during Prohibition thanks to

    limits set by countries. Contem-

    porary drug smuggling and spirits

    smuggling are comparable due to

    similar organizational structure

    and modus operandi.

    KEY WORDS: Corruption, Nordic

    countries, Organized crime, Pro-

    hibition, Smuggling

    64 Journal of Scandinavian Studies in Criminology and Crime PreventionISSN 1404-3858 Vol. 13, pp. 6473, 2012 q 2012 Taylor & Francis




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  • illicit tradebetween Estonia andFinland and

    other Scandinavian countries. Thanks to

    Per-Ole Johansen we know that the chief of

    police in Southern Varanger wrote in letter

    dated 14 December 1919 to the regional

    commissioner in Finnmark wittily: While

    other fluids follow the force of gravity and

    sink vertically, alcohol has a magical ability

    to spread horizontally and find invisible

    ways into societys inner corners.

    The trade relations between the inhabi-

    tants of the southern and northern coasts of

    the Gulf of Finland go a long way back in

    history. Illicit trade on the coast-line has

    always been widespread, and no laws have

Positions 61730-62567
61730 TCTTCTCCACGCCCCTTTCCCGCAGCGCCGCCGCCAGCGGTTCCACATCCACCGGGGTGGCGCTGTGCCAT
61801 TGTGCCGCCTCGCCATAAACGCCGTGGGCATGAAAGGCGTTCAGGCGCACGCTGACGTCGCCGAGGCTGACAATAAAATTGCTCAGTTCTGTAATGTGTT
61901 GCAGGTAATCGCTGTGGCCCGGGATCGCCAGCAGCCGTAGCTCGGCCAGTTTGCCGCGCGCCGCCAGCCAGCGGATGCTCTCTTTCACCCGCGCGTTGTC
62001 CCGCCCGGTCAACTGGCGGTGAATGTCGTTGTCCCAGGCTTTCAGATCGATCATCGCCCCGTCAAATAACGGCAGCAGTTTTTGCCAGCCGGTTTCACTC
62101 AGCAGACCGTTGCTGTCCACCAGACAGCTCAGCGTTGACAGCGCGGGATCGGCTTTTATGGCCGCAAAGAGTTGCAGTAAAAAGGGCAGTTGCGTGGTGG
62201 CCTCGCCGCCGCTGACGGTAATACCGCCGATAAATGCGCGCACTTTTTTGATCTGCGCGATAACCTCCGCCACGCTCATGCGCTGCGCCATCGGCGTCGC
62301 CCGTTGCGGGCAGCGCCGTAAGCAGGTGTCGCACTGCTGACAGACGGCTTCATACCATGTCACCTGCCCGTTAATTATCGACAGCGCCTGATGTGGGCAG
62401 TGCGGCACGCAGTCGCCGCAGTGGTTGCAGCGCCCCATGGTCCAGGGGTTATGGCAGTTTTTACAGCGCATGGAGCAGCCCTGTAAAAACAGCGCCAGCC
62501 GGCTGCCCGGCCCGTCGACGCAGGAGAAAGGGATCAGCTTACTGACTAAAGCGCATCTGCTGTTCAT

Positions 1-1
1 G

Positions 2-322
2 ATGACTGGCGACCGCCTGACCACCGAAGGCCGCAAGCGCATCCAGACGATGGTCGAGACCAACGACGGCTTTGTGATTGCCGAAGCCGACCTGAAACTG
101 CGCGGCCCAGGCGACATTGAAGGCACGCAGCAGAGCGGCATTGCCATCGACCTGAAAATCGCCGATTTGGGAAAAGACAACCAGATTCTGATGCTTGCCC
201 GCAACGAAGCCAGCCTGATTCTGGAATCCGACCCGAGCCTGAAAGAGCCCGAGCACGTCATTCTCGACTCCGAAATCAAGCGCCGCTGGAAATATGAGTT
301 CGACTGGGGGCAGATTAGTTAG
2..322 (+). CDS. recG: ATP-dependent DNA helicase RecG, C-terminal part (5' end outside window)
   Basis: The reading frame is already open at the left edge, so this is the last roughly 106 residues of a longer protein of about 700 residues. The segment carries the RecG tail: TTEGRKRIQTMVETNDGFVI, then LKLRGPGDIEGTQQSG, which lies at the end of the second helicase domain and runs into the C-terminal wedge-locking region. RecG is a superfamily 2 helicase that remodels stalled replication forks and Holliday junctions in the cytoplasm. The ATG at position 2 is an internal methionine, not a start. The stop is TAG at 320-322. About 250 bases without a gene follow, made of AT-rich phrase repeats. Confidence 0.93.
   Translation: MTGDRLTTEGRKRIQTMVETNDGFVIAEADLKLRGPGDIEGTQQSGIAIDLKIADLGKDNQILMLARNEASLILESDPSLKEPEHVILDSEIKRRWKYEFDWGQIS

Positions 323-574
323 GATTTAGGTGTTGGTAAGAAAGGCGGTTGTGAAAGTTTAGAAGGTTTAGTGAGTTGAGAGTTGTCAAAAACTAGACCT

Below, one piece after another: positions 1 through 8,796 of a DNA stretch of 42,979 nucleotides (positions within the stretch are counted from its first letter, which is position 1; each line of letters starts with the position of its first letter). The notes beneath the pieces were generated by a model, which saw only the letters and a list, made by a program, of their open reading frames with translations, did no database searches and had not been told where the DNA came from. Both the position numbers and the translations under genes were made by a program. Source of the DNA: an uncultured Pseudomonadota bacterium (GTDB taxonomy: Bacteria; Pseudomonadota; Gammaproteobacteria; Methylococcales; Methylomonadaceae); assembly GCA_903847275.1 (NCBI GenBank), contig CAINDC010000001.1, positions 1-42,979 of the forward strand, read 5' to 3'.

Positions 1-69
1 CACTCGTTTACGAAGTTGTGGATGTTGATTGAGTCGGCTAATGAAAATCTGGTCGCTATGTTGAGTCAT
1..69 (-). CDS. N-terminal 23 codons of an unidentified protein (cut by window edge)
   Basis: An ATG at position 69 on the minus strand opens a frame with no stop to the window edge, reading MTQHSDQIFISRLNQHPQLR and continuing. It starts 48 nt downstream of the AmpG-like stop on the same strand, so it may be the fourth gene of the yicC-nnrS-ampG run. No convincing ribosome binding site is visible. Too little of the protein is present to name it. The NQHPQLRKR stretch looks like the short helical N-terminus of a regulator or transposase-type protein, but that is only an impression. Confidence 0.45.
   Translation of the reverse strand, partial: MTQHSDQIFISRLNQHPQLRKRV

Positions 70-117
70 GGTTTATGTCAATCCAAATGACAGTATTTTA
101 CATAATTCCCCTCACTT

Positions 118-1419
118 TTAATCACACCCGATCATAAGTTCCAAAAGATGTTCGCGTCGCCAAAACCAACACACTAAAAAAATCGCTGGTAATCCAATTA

ever been able to stop it completely. Barter

    and friendly trade have, of course, been

    widespread since the Middle Ages. Accord-

    ing to Kustaa Vilkuna, friendly trade

    (sepralaitos) between Estonians and Finns

    had already begun in the 13th century

    (Vilkuna 1964a:140163; Vilkuna 1964b:

    619).YakovGilinskiy stressed thataban on

    selling alcohol is a criminogenic factor which

    gives birth to smuggling and fosters

    the spread of organized crime. In the 1920s

    the trade of smuggled spirits overshadowed

    all other commerce in the region. Sub-

    sequently, it is difficult to determine what

    amounts of spirits from Estoniaand later

    also fromPoland,Germany, theNetherlands,

    Hungary, Memel, Free City of Danzig

    (Gdansk), and Czechoslovakiawere